Co-op students: A key to plant managers’ success
April 14, 2022
By Paul Hogendoorn
As I continue to share the top 10 tips I gleaned from industry-leading manufacturers over my 40-year career, I almost missed sharing this one.
When it comes to digitizing processes on the plant floor in the pursuit of achieving “Industry 4.0” objectives, it occurred to me that many of my most successful customers had benefitted from the youthful, tech-savvy enthusiasm of college students working under the direction of the plant manager, getting ideas put into action that the manager, or his seasoned staff, was not able to do as effortlessly themselves. New technology has its advantages, but it is not as exciting to the ‘more seasoned’ crowd as it is to the younger generation that embraces it naturally and enthusiastically.
About a year ago, I was doing a presentation to a company that has three plants and about 500 employees. The owner of the company was still involved and was at the meeting along with his plant managers, continuous improvement manager, IT manager, chief financial officer and a few others. Almost as a tag-along, one of them invited their co-op student to the meeting, likely because it was his responsibility to keep the co-op student gainfully occupied for that four-month term.
The demo went well and there were questions from all the different managerial perspectives; can the system do this? Can it show that? Can I have all this in one report? Can one person have this dashboard and another that dashboard? How do you build dashboards? How easy is it to create different report templates? To answer the first few questions, I demonstrated step-by-step how those requests could be done. After a few questions, I deferred to the co-op student, asking “Is this something you think you could do?” to which he replied affirmatively. Within minutes, all sorts of new ideas and suggestions came up from around the table, directed as much at the co-op student as at me.
A short time later, we closed the initial deal for the first plant, and as part of the onboarding process, we trained the co-op student along with the others. The results were outstanding and near immediate. The dashboards they set up were unique to their operation and their respective roles. All three plants were autonomously run and had their own ways of doing things, but “corporate” (in this case, the owner) got the desired real-time and period reporting information from all three plants in a consistent format. The ‘magic’, in this case, was more than the technology. It was the co-op student, working in conjunction with the owner and plant managers.
The seasoned veterans knew their respective plants and roles inside and out. They are very smart and accomplished people, but new technology often seemed foreign to them. It wasn’t critical to their day-to-day priorities and having to learn it often made them feel ‘stupid’ – which for me is the biggest mistake any software company can make. (Never make the smart people in the plant feel stupid, and never make people look smart just because they know which way to swipe or what special jargon to use). At best, senior people only have enough time (and interest) to want to be taught how to use the system, not how to configure and tailor it. They leave that to other people in the organization (like the IT department), and those people are likely already overly busy or occupied. The co-op student, however, has no predisposition to existing information technology solutions, or any manufacturing processes for that matter. It makes them the ideal person to explore new ways of collecting, analyzing and displaying information for all levels of the management team, and the folks on the floor.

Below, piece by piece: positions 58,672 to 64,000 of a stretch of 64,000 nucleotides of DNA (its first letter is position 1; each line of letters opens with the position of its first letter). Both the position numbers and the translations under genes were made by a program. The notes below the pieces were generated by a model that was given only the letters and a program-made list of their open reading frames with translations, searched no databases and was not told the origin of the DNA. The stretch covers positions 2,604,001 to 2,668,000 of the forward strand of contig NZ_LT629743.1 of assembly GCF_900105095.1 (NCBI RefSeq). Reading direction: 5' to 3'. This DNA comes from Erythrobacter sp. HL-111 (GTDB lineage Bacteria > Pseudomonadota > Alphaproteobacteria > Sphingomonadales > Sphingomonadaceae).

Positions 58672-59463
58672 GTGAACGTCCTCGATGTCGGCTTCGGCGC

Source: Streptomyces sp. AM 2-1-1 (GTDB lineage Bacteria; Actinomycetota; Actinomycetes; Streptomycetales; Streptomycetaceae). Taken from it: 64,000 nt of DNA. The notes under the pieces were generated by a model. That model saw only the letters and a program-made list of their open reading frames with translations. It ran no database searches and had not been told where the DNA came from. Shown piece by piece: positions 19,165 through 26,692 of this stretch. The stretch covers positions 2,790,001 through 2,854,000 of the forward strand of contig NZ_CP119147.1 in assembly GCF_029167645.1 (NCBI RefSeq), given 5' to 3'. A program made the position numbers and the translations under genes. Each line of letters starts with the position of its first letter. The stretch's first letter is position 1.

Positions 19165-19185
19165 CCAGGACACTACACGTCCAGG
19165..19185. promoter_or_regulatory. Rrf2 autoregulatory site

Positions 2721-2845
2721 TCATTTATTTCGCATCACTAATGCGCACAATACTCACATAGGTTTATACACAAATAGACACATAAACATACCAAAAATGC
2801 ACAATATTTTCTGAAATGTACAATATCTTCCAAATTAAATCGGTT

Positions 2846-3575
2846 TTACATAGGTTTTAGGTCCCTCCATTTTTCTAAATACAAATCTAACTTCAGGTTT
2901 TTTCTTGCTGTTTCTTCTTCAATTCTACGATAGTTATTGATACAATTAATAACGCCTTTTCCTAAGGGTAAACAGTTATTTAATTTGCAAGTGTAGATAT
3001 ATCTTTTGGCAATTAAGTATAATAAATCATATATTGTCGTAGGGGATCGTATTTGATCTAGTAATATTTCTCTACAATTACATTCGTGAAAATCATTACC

In this particular case, the co-op student gained tremendous insight into all the aspects of the manufacturing process, hearing what the needs were and developing the templates and reports, and the management team saw their best practices and insights properly leveraged and baked into a system that is useful and beneficial to them every day. The managers weren’t forced to adjust their thinking to the format and standards of existing systems but instead were able to get the information and metrics in the way they wanted and in line with how they saw their manufacturing operation run.
It was truly a win-win-win. The co-op student gained tremendous knowledge and a tactile education in manufacturing. The managers gained real-time information delivered to them in ways that mattered to them. The plant benefitted by seeing insights extracted from data quickly and then put into action and driving results. Plus, they now have first dibs on an excellent long-term and highly effective employee upon graduation.
Paul Hogendoorn co-founded FreePoint Technologies with the goal of giving manufacturers the benefit of information technologies that inform, empower and motivate their most critical asset – their people. He can be reached at firstname.lastname@example.org or at linkedin.com/in/paulhogendoorn.
This article originally appeared in the March/April 2022 issue of Manufacturing AUTOMATION.
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